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A person on a bicycle is the most efficient form of human powered transport. Better than walking, running, rolling, you name it, the bicycle wins. If a human being could be modified to drink and process a gallon of gas, they would get between 600 and 900 miles per gallon. Remember that the next time you get in your Prius that is, if you can still find any place to buy gas for it.
In a sick sort of way human beings do run on oil. For almost 50 years American farmers have been in the business of turning oil into food. After we were done clear cutting all of the forests, and plowing under all of the grass lands, we set about the task of turning an eco-system into a monoculture. We turned a vibrant food web into the “green revolution” consisting mostly of corn, wheat, and soy. None of this could have been possible without oil, and lots of it.
We use oil to run our tractors, to create our fertilizer, to create the toxic soup of pesticides and herbicides, then more oil to move the whole mess from the farms to the store, keep it cool, then even more oil to get it from the store to our homes. For every one calorie of food we eat, 10 calories of oil must be used.
Or at least that’s how it used to be. Rain and I had been riding through upstate New York for days. At these slightly higher altitudes things were slightly greener, but you could tell the smaller trees and road side grass would have liked more water. Their leaves wilted in gentle protest to the oppressive conditions.
We passed farm after farm that was shut down because there is no way to farm a thousand acres of land with only one or two farmers. Without tractors, and without fuel to run them, food production all across the country had ground to standstill.
A couple towns back we had heard from a traveler that the southwest was experiencing food riots and that drug cartels had starting fighting with the border patrol for control of the few water supplies in the area. So far the border patrol seemed to be wining, but the traveler made it seem like this might not always be the case.
Here in the north east people mostly had started reverting to small gardens, embracing local organic food by necessity rather than choice. They concentrated on growing what they could to feed themselves. That is, if they could get anything to grow in the “new weather” as people had started calling it.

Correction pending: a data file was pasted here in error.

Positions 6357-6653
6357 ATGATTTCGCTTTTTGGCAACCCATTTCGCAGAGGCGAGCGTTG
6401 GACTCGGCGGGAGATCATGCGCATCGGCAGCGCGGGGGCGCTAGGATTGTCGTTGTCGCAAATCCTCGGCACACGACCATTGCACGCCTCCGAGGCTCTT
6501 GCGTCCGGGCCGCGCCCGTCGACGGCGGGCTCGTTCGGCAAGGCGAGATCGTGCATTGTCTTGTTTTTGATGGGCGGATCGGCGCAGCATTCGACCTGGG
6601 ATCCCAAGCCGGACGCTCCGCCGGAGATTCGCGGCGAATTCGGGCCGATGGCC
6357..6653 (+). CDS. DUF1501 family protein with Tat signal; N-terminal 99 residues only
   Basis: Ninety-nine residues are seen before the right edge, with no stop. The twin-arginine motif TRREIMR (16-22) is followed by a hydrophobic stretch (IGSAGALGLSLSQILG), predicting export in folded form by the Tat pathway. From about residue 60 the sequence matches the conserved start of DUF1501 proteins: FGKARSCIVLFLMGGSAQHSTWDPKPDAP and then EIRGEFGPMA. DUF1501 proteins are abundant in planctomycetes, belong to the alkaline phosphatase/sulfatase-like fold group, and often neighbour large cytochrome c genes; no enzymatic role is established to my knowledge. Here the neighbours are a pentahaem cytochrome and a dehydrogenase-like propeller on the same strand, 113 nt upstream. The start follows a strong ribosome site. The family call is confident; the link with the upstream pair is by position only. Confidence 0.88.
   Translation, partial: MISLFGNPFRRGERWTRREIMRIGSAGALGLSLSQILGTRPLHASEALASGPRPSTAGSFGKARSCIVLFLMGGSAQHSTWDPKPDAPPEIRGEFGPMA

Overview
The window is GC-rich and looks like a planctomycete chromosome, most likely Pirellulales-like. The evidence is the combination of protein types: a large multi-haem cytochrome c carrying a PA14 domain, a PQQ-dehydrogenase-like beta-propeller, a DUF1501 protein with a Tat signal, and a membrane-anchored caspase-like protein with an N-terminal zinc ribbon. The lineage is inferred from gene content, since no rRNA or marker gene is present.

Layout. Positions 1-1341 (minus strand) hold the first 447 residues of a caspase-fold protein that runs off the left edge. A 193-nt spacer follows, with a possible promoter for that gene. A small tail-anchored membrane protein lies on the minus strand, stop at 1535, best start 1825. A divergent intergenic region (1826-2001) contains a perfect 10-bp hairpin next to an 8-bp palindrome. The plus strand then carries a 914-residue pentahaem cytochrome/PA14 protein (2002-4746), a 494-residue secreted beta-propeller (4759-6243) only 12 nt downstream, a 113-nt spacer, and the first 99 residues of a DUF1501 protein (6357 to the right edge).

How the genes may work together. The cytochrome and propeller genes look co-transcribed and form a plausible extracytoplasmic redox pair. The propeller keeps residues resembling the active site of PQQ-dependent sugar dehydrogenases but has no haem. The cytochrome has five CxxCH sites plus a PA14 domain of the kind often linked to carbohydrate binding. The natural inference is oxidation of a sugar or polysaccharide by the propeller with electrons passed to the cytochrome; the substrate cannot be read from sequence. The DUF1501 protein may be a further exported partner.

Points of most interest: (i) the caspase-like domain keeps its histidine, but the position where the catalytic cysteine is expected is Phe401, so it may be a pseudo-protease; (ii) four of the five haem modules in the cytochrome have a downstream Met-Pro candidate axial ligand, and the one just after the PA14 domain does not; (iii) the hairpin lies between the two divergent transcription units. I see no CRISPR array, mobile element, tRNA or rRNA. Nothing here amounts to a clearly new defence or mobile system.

“Come on Q. race you to the next hill!” Rain was in rare form today, her well toned thighs pumping like tattooed pistons.
Trying to catch Rain on a bicycle was like trying to hold mercury in your hand, almost impossible, and with potential long term health consequences. She was faster, stronger, and in better shape than I would ever be, but I did my best.
The wounds on my arm were healing well, both the intentional and unintentional. My star scar was starting to turn a dull shade of pinky red, while my stitches had long ago fallen out. Amazing what food and sleep could do if you got them on a regular basis.
We had long ago given up on begging for food and had started bartering, stealing, or foraging most everything we ate. Even with the world falling apart around us there was still an awful lot of canned goods left in abandoned homes.
“Hold up…” Rain’s hand came down in the signal for stop. “What in the fuck is that thing?”
Before us on the crest of the hill rose a giant improbable tower. Bits of metal, wood, plastic and wire defied gravity with the determination of mountain climber. The whole thing looked to be held together with a collation of screws, duct tape, and rope. Long slim poles made from metal sprouted from the top like the antlers of a moth.
“It’s an umm, well…” For all I knew a tornado had run over the local down dump and deposited this thing here.
“That!” a voice from behind us proclaimed “Is the best god damn radio tower you are going to see this side of the Mississippi!”
We spun in unison, to be greeted by the business end of a rather large and weathered break-stock shot gun.